In the first part of our blog series on the topic of BCDR - the emergency data centre from the cloud, we introduced you to the "Azure Site Recovery" service and its advantages. In the second part, we will show you the first steps for using the service and give you tips and tricks along the way.
As part of your BCDR strategy, you should start by defining your desired RPOs and RTOs for your business applications. Here, it is actually advisable to assess the impact for each individual business application and divide RPOs and RTOs into different classes. The corresponding classes should then contain different target values for the RPOs and RTOs. If you generalise, there is a great danger that you will build up unnecessarily expensive BCDR strategies here.
Good preparation often determines the success or failure of projects. For preparation when using the "Azure Site Recovery" service, you should at least check the following points:
For the services to function, it goes without saying that data must be exchanged. Accordingly, there are requirements for your network requirements.
The data transport takes place via port 9443 and the orchestration via port 443. Furthermore, you should make sure that the configuration server in VMware gets the NIC type VMXNET3.
Of course, a wide variety of URL releases are also necessary. These can be found in the documentation of the service.
If you are not the subscription administrator of your Azure environment, you should ensure that you have at least the following roles:
· Virtual Machine Contributor
· Site Recovery Contributor
After these preparations, you should have done the most necessary to start with the first steps.
To get started with the setup, first create a Recovery Services Vault. When creating it, select your subscription and either create a dedicated resource group or use an existing one. The last thing you need to do is decide on a region. Furthermore, you need a virtual Azure network. It is recommended that you select the same parameters (subscription, resource group, region) as in the previous step.
"Azure Site Recovery" requires at least one account with read permission on your VMWare environment to be able to automatically detect the virtual machines.For the orchestration of replication, failover and failback, the Azure Site Recovery Service also requires permission to perform operations such as creating and removing disks, as well as powering on virtual machines.It is recommended to have an extra account at vCenter level with the appropriate name for this.
The corresponding necessary permissions can be found in this table.
The so-called mobility service must be installed on all (virtual) servers that you want to replicate. The easiest way to do this is via a push installation. This can be done when activating "Azure Site Recovery" for the servers.You need a correspondingly authorised user for this.You have the choice of using a domain user, which can then perform this accordingly on all domain servers, or you use individual local users.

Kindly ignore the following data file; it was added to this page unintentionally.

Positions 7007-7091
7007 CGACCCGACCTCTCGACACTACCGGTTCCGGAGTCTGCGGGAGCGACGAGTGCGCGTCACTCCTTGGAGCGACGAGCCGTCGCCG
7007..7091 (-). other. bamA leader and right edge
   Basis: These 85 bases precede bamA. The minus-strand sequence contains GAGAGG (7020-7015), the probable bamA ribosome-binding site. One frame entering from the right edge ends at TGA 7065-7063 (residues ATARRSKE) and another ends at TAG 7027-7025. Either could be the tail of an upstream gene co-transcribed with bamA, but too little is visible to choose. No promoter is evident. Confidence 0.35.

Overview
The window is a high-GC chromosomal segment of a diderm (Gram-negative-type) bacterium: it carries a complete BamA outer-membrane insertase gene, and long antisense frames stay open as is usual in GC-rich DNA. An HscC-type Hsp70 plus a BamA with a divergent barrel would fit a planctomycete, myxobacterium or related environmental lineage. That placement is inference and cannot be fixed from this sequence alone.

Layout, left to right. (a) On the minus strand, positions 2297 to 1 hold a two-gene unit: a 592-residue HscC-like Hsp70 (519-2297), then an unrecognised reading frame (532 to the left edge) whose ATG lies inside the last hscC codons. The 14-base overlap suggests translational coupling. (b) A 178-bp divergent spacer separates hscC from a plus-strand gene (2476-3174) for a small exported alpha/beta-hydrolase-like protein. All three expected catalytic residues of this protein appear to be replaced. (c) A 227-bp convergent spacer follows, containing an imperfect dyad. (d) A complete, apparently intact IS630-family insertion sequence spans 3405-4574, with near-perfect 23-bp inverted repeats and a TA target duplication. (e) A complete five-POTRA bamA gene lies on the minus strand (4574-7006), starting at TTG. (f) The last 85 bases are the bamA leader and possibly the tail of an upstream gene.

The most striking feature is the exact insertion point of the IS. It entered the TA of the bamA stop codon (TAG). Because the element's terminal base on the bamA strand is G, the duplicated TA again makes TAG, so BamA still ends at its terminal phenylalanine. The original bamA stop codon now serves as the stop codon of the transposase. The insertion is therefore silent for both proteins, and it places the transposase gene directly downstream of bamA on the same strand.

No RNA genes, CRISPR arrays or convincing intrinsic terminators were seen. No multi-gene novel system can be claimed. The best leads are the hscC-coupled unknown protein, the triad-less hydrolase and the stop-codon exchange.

A corresponding superuser must be created for virtual Linux computers.
Once you have made all the previous preparations, you can now start and install the necessary servers that will secure your environment in the future.
Depending on which hypervisor you use or whether you also or exclusively want to secure physical servers, the architectures for disaster recovery differ.
The following graphic shows the Microsoft reference architecture for the recovery of VMWare machines and physical servers.
The configuration server (purple) coordinates the communication between the local environment and Azure and manages the data replication.
The process server (orange), which is often installed on the configuration server by default, receives the replication data, optimises it by caching, compresses and encrypts it and sends it to the Azure storage. Furthermore, the server is responsible for installing the "Azure Site Recovery" mobility services on the virtual machines you want to replicate. In addition, it performs an automatic discovery on local computers. Depending on the size of your environment, it is recommended to install several process servers to handle larger amounts of replication traffic.
The master target server (green), which is also installed on the configuration server by default, processes the replication data during a failback of Azure. As with the process server, another master target server should be used in larger environments.
To find the optimal disaster recovery architecture, Microsoft provides good support with the Azure Site Recovery deployment planner.
An OVA file for the deployment of the different server roles can be found here.
In short, you have now completed all the necessary steps to create an initial failover plan and are thus about to secure your environment. The most important thing here is the routing. As you can see, the effort to set up "Azure Site Recovery" is manageable up to this point. Depending on the complexity of your environment and any "hard" programmed IP addresses within your applications, the effort can increase even with "Azure Site Recovery" in the subsequent activities. Nevertheless, from our point of view, the fast progress and the pure software solutions are definitely on the plus side of this BCDR option and is therefore also our recommendation for you.
Do you have questions on this topic, would you like more information and are you looking for an expert to help you?
Contact us! We look forward to a successful cooperation with you.